Published November 14, 2002
BAGHDAD, Iraq – Despite Iraq's grudging acceptance Wednesday of the U.N. resolution mandating the return of weapons inspectors, the rhetoric between Baghdad and the United States shows no sign of cooling down.
The Iraqi Babil (Babel) newspaper, owned by President Saddam Hussein's eldest son Odai, declared in a front-page editorial Thursday that "our problem and crisis with the United States is not over yet and may have just started."
The newspaper urged Russia, France and China to differentiate between Iraq, "which adopts a policy of peace, and a country [the United States] that adopts a cowboy policy."
Those three veto-holding Security Council member states have differed with the United States and Britain on how best to deal with Iraq, most recently holding up passage of the U.N. resolution until language modifications were made.
British Prime Minister Tony Blair, meanwhile, combined a renewed threat of force with an assurance to the Iraqi people that they would be richer if Saddam Hussein was gone.
Blair, America's staunchest ally, broadcast a message into Iraq saying "The standard of living and prosperity of the Iraqi people would be infinitely greater were Saddam not there."
The prime minister hoped his message would reach Saddam, the Iraqi people "and the wider Arab world," his spokesman said in London. It was broadcast Thursday by the Arabic service of Radio Monte Carlo -- the most popular shortwave station reaching Iraq.
"One of the reasons I wanted to speak to you today is to communicate with people directly, because what happens in a situation like this is that there are myths that grow up," Blair said. "I have just dealt with one myth, that this is about Christians versus Muslims -- it isn't -- or is about the West versus the Arab world, or it's about oil."
Blair said Saddam's regime was "brutal and oppressive," and if he didn't disarm, "the weapons will be disarmed by force."
On the streets of Baghdad, however, ordinary Iraqis expressed concern the Americans were bent on a military showdown regardless of whether their government cooperated with the U.N. inspectors.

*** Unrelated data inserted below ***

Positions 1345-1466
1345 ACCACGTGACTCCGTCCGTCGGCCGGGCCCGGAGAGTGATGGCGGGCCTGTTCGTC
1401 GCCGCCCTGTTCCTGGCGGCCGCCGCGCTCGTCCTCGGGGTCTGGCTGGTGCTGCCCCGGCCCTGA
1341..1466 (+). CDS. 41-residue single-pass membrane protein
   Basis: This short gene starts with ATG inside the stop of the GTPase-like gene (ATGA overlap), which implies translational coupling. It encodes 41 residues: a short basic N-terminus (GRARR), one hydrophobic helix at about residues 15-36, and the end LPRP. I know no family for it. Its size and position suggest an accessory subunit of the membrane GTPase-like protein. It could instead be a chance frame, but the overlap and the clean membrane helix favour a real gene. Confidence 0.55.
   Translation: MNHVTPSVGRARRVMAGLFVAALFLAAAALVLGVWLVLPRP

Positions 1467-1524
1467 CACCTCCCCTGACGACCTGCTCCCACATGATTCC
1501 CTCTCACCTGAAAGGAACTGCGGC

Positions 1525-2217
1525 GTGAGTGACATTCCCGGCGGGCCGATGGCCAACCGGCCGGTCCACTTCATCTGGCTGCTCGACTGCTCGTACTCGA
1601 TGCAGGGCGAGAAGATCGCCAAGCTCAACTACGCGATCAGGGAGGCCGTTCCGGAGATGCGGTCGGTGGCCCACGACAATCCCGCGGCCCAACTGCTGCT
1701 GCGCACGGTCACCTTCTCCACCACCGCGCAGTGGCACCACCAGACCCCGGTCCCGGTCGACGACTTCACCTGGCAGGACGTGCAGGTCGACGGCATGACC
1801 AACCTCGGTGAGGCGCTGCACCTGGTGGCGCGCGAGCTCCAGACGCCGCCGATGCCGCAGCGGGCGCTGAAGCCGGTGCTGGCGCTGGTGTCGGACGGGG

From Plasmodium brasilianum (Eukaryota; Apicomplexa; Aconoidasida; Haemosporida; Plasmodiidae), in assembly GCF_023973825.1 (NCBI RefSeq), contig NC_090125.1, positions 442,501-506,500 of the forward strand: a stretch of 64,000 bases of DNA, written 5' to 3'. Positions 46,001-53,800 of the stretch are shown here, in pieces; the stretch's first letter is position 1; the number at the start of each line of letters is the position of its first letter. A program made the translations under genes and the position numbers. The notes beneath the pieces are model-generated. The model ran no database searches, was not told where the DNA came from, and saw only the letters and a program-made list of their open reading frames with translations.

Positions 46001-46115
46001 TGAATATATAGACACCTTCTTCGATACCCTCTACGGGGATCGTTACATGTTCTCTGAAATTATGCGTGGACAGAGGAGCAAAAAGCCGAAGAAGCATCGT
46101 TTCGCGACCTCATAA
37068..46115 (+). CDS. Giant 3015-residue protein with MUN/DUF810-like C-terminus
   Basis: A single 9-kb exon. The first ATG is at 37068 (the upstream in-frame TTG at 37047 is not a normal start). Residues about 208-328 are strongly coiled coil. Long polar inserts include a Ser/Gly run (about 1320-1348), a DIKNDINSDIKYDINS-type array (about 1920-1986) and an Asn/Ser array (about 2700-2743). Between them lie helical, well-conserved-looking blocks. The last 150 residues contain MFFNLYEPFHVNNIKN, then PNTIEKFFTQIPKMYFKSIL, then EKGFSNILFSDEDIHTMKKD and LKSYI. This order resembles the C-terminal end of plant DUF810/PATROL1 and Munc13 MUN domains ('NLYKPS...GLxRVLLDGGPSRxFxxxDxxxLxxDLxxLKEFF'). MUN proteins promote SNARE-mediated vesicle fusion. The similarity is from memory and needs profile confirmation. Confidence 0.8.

At the White House, President Bush on Wednesday renewed his warning that if Iraq "chooses not to disarm, we will have a coalition of the willing with us" to do the job.
"The world expects Saddam Hussein to disarm for the sake of peace," the president said, U.N. Secretary-General Kofi Annan at his side in the Oval Office.
"Let the inspectors go in," Annan said. "I urge the Iraqis to cooperate with them and to perform and I think that is the test we are waiting for."
Iraq informed the United Nations on Wednesday that it has accepted a U.N. resolution governing international inspectors' search for weapons of mass destruction. An advance team of inspectors was expected in Baghdad on Monday, with some inspectors beginning work Nov. 25.
Acceptance of the "unjust resolution shows Iraq's good intentions and reaffirmed that the country is clear of weapons of mass destruction," Babil said.
Earlier in the week, Babil had recommended Iraq accept the U.N. resolution on the condition Arab members were put on the inspection teams.
Iraq long has maintained it is free of such weapons of mass destruction. The United States maintains it has used the inspectors four-year absence to rebuild them.
U.N. inspectors who began work in Iraq after the 1991 Gulf war, left the country ahead of heavy December 1998 U.S. airstrikes on Baghdad. The Iraqi government had barred them from returning since then.
Iraq's newspapers, which are tightly controlled by the state, published only the text of the nine-page letter sent by Iraqi Foreign Minister Naji Sabri to the United Nations, declaring Baghdad's acceptance of the U.N. resolution.
In it, Iraq made clear with its anti-American tone that its acceptance was grudging, raising questions about how smoothly future cooperation could be.
"If the whims of the American administration, the Zionist desires, their followers, intelligence services, threats and foul temptation were given the chance to play and tamper with the inspection teams or some of their members ... the resulting commotion will distort the facts and push the situation into dangerous directions," the letter said.
Iraq also warned it would "take into consideration" inspectors' conduct while in Iraq and whether they respect the national dignity of the Iraqi people and their country's security, independence and sovereignty.
Iraq in the past accused inspectors of acting as spies and clashed with the United Nations on providing them access to sensitive sites such as presidential palaces — areas that again could be trouble spots.
Arab League Secretary-General Amr Moussa, who has welcomed Iraq's acceptance and said there is no longer any point in talking about war, urged support for the inspectors and Iraq's government in determining the state of Iraq's arsenal.
"I also call upon the inspectors to lead their mission with objectivity and professionalism," Moussa told Associated Press Television News on Thursday.
The 22-member Arab League on Sunday urged Iraq and the United Nations to cooperate for a peaceful solution to the standoff and opposed any war on Iraq.
Though war appears at the least delayed, some Iraqis don't expect it has been averted.
"We are happy that the crisis has been defused for the time being, but I think the war is inevitable," said Salah Ali, a 44-year-old Baghdad bookstore owner.
The Associated Press contributed to this report.